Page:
Monday, September 4, 2023

The Pornographic Ring of Hell

 When Lance Goss held auditions for a new play, it was his custom to tell the story of the play briefly for the students wishing to audition so they would know what their characters were up to.  When he held auditions for the Williams play “Orpheus Descending,” he told both the story of the play and the story of Orpheus and Eurydice, on which the play is based.  

“The myth of Orpheus,” he said, “was one of galloping romance.”  Lance liked adjectives with a flair.  In studying the Williams play, the myth, and the plays and poems that tell the story of the myth, I learned that the story of Orpheus and Eurydice was what Joseph Campbell called a monomyth, or Jung’s archetypal unimyth.  It was a story repeated in several different and divergent cultures and might have meaning deeper than what the bare facts of the story might suggest.  

To my way of thinking, you could explain why this story appeared in so many different cultures because when someone they care about is in jeopardy, young men often feel compelled to travel into the jaws of peril and rescue their lady fair.  The story of Orpheus became the blueprint for many tales of the knight-errant and a model for generations of young men with a feeling for galloping romance.

When I was young but still a man, some friends called me le Dauphin–the heir apparent.  I’m sure my behavior warranted it.  Because of my father’s place in society and my physical size, I felt like I could talk to grown men in any way I wanted, as long as I was polite and telling the truth.  When I was just nineteen, this led me to ask well-known educators why they built a school with nothing but white kids in it.  As long as I was doing it for the right reasons, I felt like I could talk to anyone like an equal because, at the end of the day, I could easily hold them over my head and throw them a ways.   I was pretty much a jerk.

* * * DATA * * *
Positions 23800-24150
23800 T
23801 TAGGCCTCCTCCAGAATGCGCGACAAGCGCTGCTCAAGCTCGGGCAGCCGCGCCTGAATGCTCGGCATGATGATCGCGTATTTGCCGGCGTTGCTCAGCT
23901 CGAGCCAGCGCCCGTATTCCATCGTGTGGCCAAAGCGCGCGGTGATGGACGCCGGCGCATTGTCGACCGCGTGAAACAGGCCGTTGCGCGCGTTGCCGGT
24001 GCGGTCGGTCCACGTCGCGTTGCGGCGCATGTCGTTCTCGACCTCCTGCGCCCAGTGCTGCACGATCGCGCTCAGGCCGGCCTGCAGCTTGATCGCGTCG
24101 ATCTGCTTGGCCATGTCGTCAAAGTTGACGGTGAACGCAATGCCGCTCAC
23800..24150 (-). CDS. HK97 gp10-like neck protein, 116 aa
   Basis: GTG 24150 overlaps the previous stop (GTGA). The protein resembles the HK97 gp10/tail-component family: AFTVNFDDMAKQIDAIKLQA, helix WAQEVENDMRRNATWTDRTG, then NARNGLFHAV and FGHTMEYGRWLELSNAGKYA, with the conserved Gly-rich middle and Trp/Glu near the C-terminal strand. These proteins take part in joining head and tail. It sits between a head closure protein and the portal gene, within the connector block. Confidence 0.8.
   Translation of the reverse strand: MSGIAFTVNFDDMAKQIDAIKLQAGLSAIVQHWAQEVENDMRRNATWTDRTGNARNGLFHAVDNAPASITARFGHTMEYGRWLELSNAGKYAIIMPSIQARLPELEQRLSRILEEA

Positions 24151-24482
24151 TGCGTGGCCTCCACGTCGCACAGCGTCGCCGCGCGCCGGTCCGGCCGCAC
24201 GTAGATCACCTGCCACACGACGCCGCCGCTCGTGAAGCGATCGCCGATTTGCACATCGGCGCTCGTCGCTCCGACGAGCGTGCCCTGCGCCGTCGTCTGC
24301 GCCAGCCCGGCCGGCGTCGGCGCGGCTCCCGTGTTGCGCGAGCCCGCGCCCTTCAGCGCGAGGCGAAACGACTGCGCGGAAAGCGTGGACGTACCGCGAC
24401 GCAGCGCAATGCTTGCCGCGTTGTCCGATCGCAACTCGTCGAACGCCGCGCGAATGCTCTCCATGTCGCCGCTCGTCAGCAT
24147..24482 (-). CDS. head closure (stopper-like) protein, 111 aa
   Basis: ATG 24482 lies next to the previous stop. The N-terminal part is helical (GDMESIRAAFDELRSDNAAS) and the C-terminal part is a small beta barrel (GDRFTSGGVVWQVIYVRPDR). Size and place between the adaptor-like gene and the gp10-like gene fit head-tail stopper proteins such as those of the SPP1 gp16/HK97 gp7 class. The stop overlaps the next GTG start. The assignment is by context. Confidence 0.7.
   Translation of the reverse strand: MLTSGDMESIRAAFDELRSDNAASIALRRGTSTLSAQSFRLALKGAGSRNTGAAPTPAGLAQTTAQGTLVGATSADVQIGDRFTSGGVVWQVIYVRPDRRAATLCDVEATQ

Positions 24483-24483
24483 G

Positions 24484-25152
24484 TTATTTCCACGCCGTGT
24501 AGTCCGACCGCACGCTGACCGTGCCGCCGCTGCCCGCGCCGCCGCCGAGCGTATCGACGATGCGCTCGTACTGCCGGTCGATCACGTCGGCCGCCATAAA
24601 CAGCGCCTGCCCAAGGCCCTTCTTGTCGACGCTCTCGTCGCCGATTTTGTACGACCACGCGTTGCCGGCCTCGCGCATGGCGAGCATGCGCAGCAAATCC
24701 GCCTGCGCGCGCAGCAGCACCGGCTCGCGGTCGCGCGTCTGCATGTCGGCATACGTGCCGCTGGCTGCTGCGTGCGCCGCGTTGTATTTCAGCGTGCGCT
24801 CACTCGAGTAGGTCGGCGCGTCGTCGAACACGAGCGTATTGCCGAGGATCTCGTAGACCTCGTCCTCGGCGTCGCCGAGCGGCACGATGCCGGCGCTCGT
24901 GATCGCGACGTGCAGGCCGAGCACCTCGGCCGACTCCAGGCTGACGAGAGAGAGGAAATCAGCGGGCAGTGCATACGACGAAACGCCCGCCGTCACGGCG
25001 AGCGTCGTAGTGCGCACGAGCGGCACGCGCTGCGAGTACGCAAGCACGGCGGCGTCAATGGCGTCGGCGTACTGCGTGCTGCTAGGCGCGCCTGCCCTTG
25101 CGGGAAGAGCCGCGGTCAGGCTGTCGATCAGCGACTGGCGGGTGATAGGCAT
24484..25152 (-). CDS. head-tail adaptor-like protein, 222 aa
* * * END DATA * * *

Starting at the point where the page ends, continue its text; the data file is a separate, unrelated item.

There came a time when I found myself looking for ways to help a guy who I didn’t know very well because I had promised his child that I would.  That’s really about the extent of it.  Not really knowing how to help him, I cast a wide net, hoping to catch ideas.  One of the fish I caught in my net was a man named Dewey Edwards.  Edwards traveled regularly in the circles I needed help from.  He also knew the man I was trying to help.  Not knowing where else to turn, I decided he was elected, and I called him asking for a meeting.

I had a card up my sleeve where Dewey Edwards was concerned.  Whatever he had done with his life since then, Dewey Edwards was in my father’s class at Central High School.  In Junior High, my father talked Edwards into getting baptized and even attending a few Methodist Youth Fellowship meetings.  Whatever Edwards got up to before or since, my father once made an effort to save his soul, and even though it didn’t seem to take, Edwards remembered it.

In Mississippi, pornography, prostitution, methamphetamines, topless dancing, motorcycles, and gambling all functioned on the same level of society.  Originally, bootleg alcohol occupied the space where methamphetamines eventually went, but booze was legal now, and these guys had to figure out a way to make a living, so meth became a thing.  

Dewey Edwards was the king of pornography in Mississippi.  In the days before the internet, pornography was a physical product, like a hat or a chair.  You had to go somewhere to purchase it.  Edwards owned three adult “book stores” in Jackson and a pornographic distributorship that supplied all the pornographic retailers in the state, mainly on the Gulf Coast.  Edwards was a pretty good businessman and built an absolute empire out of this.  

His “bookstores” sold a lot more than books.  They had paperbacks with filthy storylines and racks and racks of dirty magazines wrapped in plastic, so you couldn’t get a peek without buying first. He also had racks and racks of what they called “marital aids” to avoid trouble with the censors, but were really sex toys, shelves and racks of sex toys of every description, all that traveled through his warehouse in the southwest part of downtown Jackson.  He also dabbled in what some people called “head-gear,” which was pipes, bongs, papers, and things associated with the smoking of marijuana. Still, his bread and butter was good old American pornography (made in Sweden.)    

This was in the late eighties.  By the end of the eighties, an engineer at Compuserve developed what he called the “gif.” Graphics Interchange Format was an algorithm that allowed your computer to store and display graphic images.  The first ones were limited to sixteen colors, but the format grew and grew.  A few years after my encounter with Edwards, I spent a great deal of time with a girl named Sue Ellen, who sat with me as I scrolled through the exciting new GIF forum on Compuserve and looked at the names of all the different GIF images you could download.  One Of these files had a particularly salacious name.  Sue Ellen said, “What is that!?” with a giggle.